Sulfur cycle

Atmospheric sulfur plays an important role in the radiative balance of the atmosphere [169-174]. Anthropogenic sources are dominant in highly-industrialized regions, such as those in the mid-latitudes of the Northern Hemisphere, and are well defined. Natural sources and sinks of sulfur gases are much less well defined, but have received greater scrutiny in recent years due to their potential involvement in the regulation of climate in remote parts of the ocean. The major source of natural sulfur gases is the sea [170,173]. Of particular interest are DMS and COS. Both of these compounds are formed predominantly in aerobic marine environments, i.e. the upper layers of the ocean, and their sources and sinks are affected by solar UVR.

5.4.1 Dimethyl sulfide

DMS reactions in the troposphere are believed to lead to enhanced reflectivity of marine clouds [171] and thus DMS emissions may have a cooling influence on the atmosphere. One of the best demonstrations of the link between the natural atmospheric sulfur cycle and the physical climate system are the observations that link the satellite derived stratus cloud optical depth and observed DMS derived cloud condensation nuclei (CCN) concentrations at Cape Grim, Australia [175]. Statistical evidence indicates that the optical depth of the clouds is correlated with the number of CCN in the atmosphere. Thus, any UV-related changes at the surface of the ocean that result in the alteration in DMS flux to the atmosphere and the subsequent formation of CCN would also alter the atmospheric radiation budget for the affected region.

DMS is the predominant volatile sulfur compound in the open ocean. It is derived from the transformation of dimethylsulfonium propionate (DMSP), an organosulfur compound that is synthesized by marine algae. Most marine phytoplankton synthesize DMSP, but their DMSP content is highly variable [176]. Concentrations of DMSP are highest in dinoflagellates and cocco-lithophores, algal classes that represent only a small fraction of the algae in the sea. Within major blooms of these algae there are readily discernable relationships between DMSP concentrations and algal biomass. High concentrations of DMS and DMSP occur in the Southern Ocean during early to mid spring as the sea ice melts [177], a time in which that region also experiences intense UV exposure due to ozone depletion. To first order, one might expect that DMS concentrations will decrease as surface UV increases, because DMS production is closely related to phytoplankton photosynthesis, which is inhibited by increased UV. Such decreases were observed under ozone-depleted regions of the Southern Ocean during 1993 [178]. However, this oversimplified view must be tempered by the fact that DMS concentrations are affected by a variety of biological and chemical processes that could be affected by UV exposure. For example, other research has shown that DMS emissions increase when the phytoplankton are stressed by zooplankton grazing [179]. Therefore, the effects of increased UV on zooplankton discussed earlier could have a positive effect on DMS release. Moreover, recent studies indicate that changes in mixing depth also can influence DMS emissions by controlling the conversion efficiency of DMSP into DMS [180,181]. Decreases in mixing depth are proposed to reduce assimilatory metabolism of DMSP via UV-induced photoinhibition (or perhaps nutrient limitation) thus enhancing the conversion of DMSP into DMS.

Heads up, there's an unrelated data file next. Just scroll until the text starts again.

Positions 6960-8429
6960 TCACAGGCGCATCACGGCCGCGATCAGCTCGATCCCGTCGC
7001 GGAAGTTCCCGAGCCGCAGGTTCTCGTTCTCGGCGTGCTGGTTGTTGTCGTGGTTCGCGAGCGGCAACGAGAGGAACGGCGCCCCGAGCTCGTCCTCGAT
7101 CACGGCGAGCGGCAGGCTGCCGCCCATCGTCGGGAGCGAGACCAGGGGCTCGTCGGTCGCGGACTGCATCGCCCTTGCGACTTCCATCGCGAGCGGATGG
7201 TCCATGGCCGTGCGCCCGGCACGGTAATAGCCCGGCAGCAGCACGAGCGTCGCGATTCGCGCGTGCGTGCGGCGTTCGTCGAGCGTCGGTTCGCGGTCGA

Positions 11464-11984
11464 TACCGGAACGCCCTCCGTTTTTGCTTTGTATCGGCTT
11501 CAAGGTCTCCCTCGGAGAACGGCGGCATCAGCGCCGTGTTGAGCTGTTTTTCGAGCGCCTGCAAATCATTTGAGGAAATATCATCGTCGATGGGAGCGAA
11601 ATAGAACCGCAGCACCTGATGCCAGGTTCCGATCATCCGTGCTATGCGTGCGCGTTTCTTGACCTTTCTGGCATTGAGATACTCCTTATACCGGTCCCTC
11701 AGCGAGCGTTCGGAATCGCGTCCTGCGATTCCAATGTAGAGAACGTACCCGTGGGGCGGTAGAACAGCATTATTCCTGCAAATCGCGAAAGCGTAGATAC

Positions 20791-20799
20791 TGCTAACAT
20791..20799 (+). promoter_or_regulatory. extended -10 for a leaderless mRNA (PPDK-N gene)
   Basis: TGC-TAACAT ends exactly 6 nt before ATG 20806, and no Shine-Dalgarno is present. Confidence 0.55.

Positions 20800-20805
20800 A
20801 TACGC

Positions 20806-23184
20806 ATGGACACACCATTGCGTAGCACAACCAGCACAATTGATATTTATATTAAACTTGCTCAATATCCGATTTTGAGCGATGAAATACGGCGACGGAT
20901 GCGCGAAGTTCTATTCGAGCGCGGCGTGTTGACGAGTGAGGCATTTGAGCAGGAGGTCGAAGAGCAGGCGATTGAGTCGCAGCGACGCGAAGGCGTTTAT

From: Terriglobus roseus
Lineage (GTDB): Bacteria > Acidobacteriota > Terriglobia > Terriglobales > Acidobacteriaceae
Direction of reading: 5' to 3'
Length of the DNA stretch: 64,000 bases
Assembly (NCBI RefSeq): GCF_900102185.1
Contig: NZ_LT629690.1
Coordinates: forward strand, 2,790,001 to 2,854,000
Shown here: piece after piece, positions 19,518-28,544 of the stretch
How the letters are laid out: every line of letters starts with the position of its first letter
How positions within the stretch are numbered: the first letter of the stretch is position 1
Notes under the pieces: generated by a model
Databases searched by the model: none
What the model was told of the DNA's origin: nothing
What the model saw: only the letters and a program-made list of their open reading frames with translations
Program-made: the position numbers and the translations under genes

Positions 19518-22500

In addition to possible effects of solar UVR on the biological production of DMS, DMS emissions to the atmosphere also are strongly affected by biological and photochemical sinks of DMS in the upper ocean. DMS photoreactions accounted for 7% to 40% of the total turnover of DMS in the surface mixed layer of the equatorial Pacific Ocean [182]. The photoreaction involved conversion into dimethyl sulfoxide, but the yield of the conversion was only 14%, much less than was expected. DMS absorbs little or no light at wavelengths >295 nm, so its photolysis under solar radiation in pure water is very slow. Apparently, natural photosensitizers in the seawater initiated this indirect photooxidation (see Section 5.2.1.3). Although earlier results indicated that this reaction may be induced by visible light [182], more recent research using Sargasso Sea water indicates that solar UV is mainly responsible [183].

5.4.2 Carbonyl sulfide

COS is the most concentrated sulfur gas in the troposphere [170,173] and it is believed to play a role in the maintenance of the stratospheric sulfate layer [184,185], although this role may be more limited than was originally believed [185],